NomNoms! How to Make Potato Bacon Crisp

As things continue to chill out here in the Northern Hemisphere we get to indulge a bit more in comfort foods, particularly those that take their sweet time in the oven and make your living space come alive with spice-laden aromas. The following recipe is every bit that sort of comfort food and will have savory scents emanating from your oven for hours as it slowly progresses towards golden crispy perfection.

I found the original version of this (pictured above) a while back on the brilliant Smitten Kitchen and, after a bit of experimenting, came up with a few modifications to both the protocol and the ingredients (bacon, bacon, and bacon). Seriously, this blog has been up far too long without a single mention of bacon, for which I apologize.
Though this is one of the more labor-intensive recipes that have been featured on the blog, the work is entirely front-loaded and is mechanically simple, if potentially very time consuming. If at all possible, draft one or more friends into the prep work to cut down on the time spent chopping and soaking. More than a bit of elbow grease is involved, but it's very much worthwhile.
Difficulty: Intermediate
Availability of Ingredients: Most Common
Gadgetry: Optional
Feeds: 2-4 nerds
Time Till Noms: About 30 minutes of preparation, then 1.5-2 hours of baking

Required Equipment: A cutting board, a sharp knife, a large bowl, a ceramic mug, a baking dish (can be a casserole dish, a rectangular baking pan, or a Pyrex brownie pan), a frying pan, a few clean towels (paper or cloth)
Optional Equipment: A mandoline, a mortar and pestle

4-6 medium-to-large potatoes
1/4-1/2 pounds (110-220g) of bacon
1 large shallot
1/2 teaspoon of each of the following spices: oregano, rosemary, thyme, parsley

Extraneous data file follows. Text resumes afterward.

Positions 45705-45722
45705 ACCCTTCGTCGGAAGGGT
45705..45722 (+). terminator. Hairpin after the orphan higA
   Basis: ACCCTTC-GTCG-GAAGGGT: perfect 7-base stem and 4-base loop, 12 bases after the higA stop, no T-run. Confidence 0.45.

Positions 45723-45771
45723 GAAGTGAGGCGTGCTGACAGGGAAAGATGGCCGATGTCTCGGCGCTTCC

salt & pepper
1 Tablespoon of oil
1 Tablespoon butter
1 large, thinly sliced clove of garlic (optional)
8-12 ice cubes

*Pre-heat your oven to 375 degrees*

Step 1: Fill your large bowl with cold water, then add your ice cubes and set the bowl aside. While the cubes go to work slowing down the molecular jostling of the water, wash each of your potatoes. You can certainly peel them if that's your preference, but I recommend leaving the skins on for extra crunch. If you're using a mandoline, set the blade to cut at 1/8'' (3mm) thickness. If you're using a knife, you'll want to slice the potatoes as close to 1/8'' (3mm) thick as you can. Potatoes at 1/8'' (3mm) thickness should be floppy, but not completely translucent. The idea is you want them to be crunchy, but also capable of being stacked vertically (more on this in a minute). Slice the potatoes.

Dried out and ready to be loaded up with butter
Step 2: Take your potato slides and dunk them in your ice water. This may seem like a weird thing to do, but has a significant impact on overall flavor. (See Stage One here for the reason why we do this) A quick wash, about 5-10 seconds or so, is sufficient. Remove the slices from the water and pat them dry with your towels. Depending on if you're attempting a full portion of this recipe, you may need to dunk the potatoes in batches. Melt the Tablespoon of butter and add the Tablespoon of oil (10-15 seconds in the microwave is a good, easy starting point to melting the butter). Peel the papery outer layer off your shallot, then pry apart each of the 'leaves' inside. You may want to cut each of the 'leaves' in half or in thirds lengthwise to ensure the shallot pieces get even placement in the final dish.
Slice and pry the shallots apart until they look like the pile on the left